Sleuths use hi-tech sensors to fight pharmaceutical crime

Novartis is working to tackle the problem of counterfeit drugs, which are a threat to patient health.

Mar 18, 2014
Fake drugs risk patients’ lives

Theo S., an investigations officer with Novartis Corporate Security, was following a hunch when he obtained medical supplies from the Hôpital de Djoungolo in Yaoundé, capital city of Cameroon. Theo, whose surname cannot be revealed for security reasons, had watched a man peddling medical products at a makeshift drug stall just a few blocks from this privately-run healthcare institute. It was one of many peppered throughout the capital of Cameroon and notorious for selling fake or stolen medicines. Theo feared products like these, stacked high on a cart and looking old and dirty, might have been counterfeit and could have ended up being prescribed to patients in the hospital. He was right.

Counterfeit drugs are on the rise and the consequences of this fast-evolving trade can be deadly. Pharmaceutical companies, including Novartis, are fighting back, sharing intelligence and information and working with governments around the world to address the issue.

“Counterfeiting is an enormous problem,” said Andrew Jackson, Head of Global Security at Novartis. “My sincere hope is that it does not require a major catastrophe before there is wider recognition that pharmaceutical counterfeiting is one of the most horrendous crimes out there.”

The consequences of fake drugs are serious for patients who take them: the World Health Organization (WHO) estimates that about 100,000 people die every year in Africa due to counterfeit pharmaceuticals which are not effective against the diseases they are supposed to treat.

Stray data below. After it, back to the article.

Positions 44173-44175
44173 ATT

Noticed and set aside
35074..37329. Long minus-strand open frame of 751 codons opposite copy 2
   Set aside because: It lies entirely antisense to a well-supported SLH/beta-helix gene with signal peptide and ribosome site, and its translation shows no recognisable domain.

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A $75 billion market?

The trade in fake and substandard drugs could be worth as much as $75 billion a year, according to one estimate from the Center for Medicine in the Public Interest (CMPI), though determining a precise figure is impossible because of the clandestine nature of the trade and its criminal underpinnings.

Those behind the production of fake drugs are organized and operate across borders. Those tasked with tracking them down are working to keep tabs on them. In October, officials at Zurich airport in Switzerland seized 1 million fake pills resembling a leading anti-anxiety medicine. Four months earlier, US authorities shut down 1600 illegal pharmacy websites, including fake pages claiming to be run by one of America’s largest online pharmacies. And across China and south-east Asia police authorities have confiscated tens of millions of pills, bottles and sachets of counterfeit and illegal medicines.

The trade thrives for the same reason fake luxury watches and handbags abound: it’s lucrative. Forgers produce packs and pills seemingly identical to the real thing and sell them on to wholesalers, retailers and even patients.

Novartis is stepping up efforts to tackle the issue. Since its creation in 1997 Novartis has deployed investigative resources to investigate counterfeit, illegally diverted and stolen drugs worldwide in close collaboration with law enforcement partners. In 2012, Jackson set up a dedicated Product Security team to tackle increasing levels of pharmaceutical crime.